First of all, this is from the VOL interview:
VOL: When the former Bishop of London went to Rome, he was "conditionally re-ordained" a priest rather than having to undergo re-ordination. Do you see that as a possibility for the TAC's clergy?
HEPWORTH: The way in which pastoral provision currently works allows Anglican clergymen to tender evidence of the validity of Anglican ordination. In fact, the re-ordination is a response to the circumstances within Anglicanism which vary for good and ill in the last century as Cardinal Kasper recently said, and re-ordination is a necessary assurance to the good consciences of those with whom unity is sought.
VOL: Some fear, if conditional re-ordination is not allowed, that sacramental rites performed by TAC clergy prior to their re-ordination would be considered invalid. Do you see the difference between "conditional" and unconditional re-ordination as important?
HEPWORTH: No. It is important to individual Anglo-Catholics who in practice have responded to Apostolicae Curae by seeking to involve other than Anglicans in their ordinations, not necessarily as a criticism of their own orders but as an act of pastoral generosity towards the wider catholic church.
Add to that what he told me in Timonium, Maryland on July 31st:
Since the issue of Anglican Orders has been raised by reader's comments, the Archbishop had this to say for readers of the Continuum: "We would not be ordaining or saying Mass if we believed our Orders were invalid. That would be sacrilege. There must be room for our conscience."
This does indeed ring true. When he gave me the above quotation, I mentioned to him that Brian Taylor had documented1 the Anglican reason for seeking the Infusion of Old Catholic orders in 1932 via co-consecration, initially in the consecration of Rev. Graham Brown to the episcopate with the Old Catholic Bishop of Haarlem assisting. The purpose was to help make Anglican orders more acceptable to Rome in the event of a possible Reunion, as Taylor documented by quoting correspondence between leaders of the Church of England, including then Archbishop of Canterbury, Cosmo Lang. As I was mentioning this, Archbishop Hepworth nodded his head in obvious recognition of Taylor's work. Hence the words of Archbishop Hepworth: "...an act of pastoral generosity towards the wider catholic church."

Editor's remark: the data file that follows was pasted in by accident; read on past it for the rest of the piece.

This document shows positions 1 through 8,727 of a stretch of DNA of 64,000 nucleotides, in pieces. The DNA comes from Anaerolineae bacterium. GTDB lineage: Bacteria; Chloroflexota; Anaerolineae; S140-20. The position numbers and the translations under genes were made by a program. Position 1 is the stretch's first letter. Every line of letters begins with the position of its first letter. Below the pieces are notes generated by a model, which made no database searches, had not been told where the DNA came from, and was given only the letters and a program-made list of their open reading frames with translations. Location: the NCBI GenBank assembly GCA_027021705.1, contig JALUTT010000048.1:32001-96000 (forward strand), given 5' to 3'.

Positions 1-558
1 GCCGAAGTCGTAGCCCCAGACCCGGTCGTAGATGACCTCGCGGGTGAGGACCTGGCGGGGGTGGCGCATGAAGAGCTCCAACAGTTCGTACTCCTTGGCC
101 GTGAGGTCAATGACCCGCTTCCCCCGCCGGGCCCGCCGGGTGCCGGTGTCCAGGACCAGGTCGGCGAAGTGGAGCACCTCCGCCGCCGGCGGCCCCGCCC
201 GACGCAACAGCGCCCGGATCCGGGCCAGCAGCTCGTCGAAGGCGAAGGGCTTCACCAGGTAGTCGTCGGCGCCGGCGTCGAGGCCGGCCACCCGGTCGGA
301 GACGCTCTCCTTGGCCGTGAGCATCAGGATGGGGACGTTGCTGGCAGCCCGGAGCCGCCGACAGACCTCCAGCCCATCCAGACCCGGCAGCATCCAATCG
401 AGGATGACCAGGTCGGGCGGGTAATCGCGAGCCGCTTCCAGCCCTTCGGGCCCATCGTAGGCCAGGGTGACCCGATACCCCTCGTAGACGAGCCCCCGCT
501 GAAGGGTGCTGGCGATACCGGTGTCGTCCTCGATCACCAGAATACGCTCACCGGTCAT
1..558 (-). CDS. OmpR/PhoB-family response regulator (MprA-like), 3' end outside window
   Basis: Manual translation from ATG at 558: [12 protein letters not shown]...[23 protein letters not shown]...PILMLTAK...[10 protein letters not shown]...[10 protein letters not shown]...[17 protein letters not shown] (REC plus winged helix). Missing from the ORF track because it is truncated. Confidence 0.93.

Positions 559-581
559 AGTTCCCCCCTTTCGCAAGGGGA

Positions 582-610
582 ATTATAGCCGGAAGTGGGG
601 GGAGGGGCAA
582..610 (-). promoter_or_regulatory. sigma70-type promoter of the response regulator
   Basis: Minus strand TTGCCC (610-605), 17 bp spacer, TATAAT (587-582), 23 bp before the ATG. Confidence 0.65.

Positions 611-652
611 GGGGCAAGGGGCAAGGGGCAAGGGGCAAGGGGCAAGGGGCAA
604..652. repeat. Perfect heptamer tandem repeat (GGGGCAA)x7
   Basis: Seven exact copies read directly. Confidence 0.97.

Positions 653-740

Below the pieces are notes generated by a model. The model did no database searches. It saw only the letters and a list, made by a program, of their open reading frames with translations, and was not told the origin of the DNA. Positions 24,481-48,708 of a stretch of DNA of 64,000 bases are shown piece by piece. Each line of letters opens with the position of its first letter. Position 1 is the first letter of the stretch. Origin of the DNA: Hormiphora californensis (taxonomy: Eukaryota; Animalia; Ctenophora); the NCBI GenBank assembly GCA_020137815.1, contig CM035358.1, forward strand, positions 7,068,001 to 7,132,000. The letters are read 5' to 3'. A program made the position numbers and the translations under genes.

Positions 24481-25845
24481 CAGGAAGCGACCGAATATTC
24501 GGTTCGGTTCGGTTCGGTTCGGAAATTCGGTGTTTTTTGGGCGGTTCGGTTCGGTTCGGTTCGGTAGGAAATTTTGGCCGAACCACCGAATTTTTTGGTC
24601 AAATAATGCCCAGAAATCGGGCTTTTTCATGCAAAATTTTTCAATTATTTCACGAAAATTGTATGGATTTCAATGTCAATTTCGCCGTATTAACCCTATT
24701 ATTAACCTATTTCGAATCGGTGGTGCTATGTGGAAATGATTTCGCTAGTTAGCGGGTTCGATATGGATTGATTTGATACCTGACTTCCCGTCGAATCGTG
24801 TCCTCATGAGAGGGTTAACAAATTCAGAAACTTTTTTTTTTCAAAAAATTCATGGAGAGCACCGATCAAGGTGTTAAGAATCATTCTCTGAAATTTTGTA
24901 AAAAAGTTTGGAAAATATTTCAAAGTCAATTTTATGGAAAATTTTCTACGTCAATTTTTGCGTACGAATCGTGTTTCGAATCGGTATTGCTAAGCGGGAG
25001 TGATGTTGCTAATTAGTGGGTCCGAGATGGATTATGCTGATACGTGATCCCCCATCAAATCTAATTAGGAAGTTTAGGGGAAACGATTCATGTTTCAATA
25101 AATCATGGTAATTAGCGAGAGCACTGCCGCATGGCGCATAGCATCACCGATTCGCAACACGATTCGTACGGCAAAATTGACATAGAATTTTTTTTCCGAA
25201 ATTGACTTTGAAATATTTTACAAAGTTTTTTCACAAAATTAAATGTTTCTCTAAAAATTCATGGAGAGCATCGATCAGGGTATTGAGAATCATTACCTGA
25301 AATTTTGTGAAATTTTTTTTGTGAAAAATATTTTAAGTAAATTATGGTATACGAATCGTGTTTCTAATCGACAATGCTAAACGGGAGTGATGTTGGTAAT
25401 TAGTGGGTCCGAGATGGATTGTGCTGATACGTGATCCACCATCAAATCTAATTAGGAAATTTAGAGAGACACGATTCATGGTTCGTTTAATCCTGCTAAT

This demonstrates, however, an ongoing factor that appears to be one weakness in the whole strategy. These bold steps are being discussed on one end as if only one party needs to be sold this whole idea, namely Rome. I can well appreciate Archbishop Hepworth's generous offer to make the orders of TAC acceptable to the larger Catholic Church, while at the same time insisting that this is not, in any way whatsoever, to be taken as a statement of doubt concerning Anglican Orders. He holds firmly, judging from what he said to me, to the Anglican position as stated in Saepius Officio, and any willingness to submit, in future, to conditional ordinations and consecrations would be simply a gracious act for wider catholic unity. But, now he must sell that to the clergy of the TAC and to the lay people as well. He has already let the cat out of the bag on VOL.
The comparison to the Old Catholic Infusion, though I had raised it myself, is not an exact parallel. Co-consecration did not involve any sort of "re-ordination" or "re-consecration," conditional or otherwise. So, this may be a tough sell in some places.
I trust that Archbishop Hepworth appreciates the helpful clarification I have given here to the answer he gave on VOL, in order to avoid widespread panic; since what appears on VOL may have led some members of the TAC to worry about what he thinks of Anglican Orders (if e-mails to me from TAC people today and yesterday are any indication of facts on the ground) --Speaking of generousity.
1. In his 1995 paper, published in Great Britain, Accipe Spiritum Sanctum.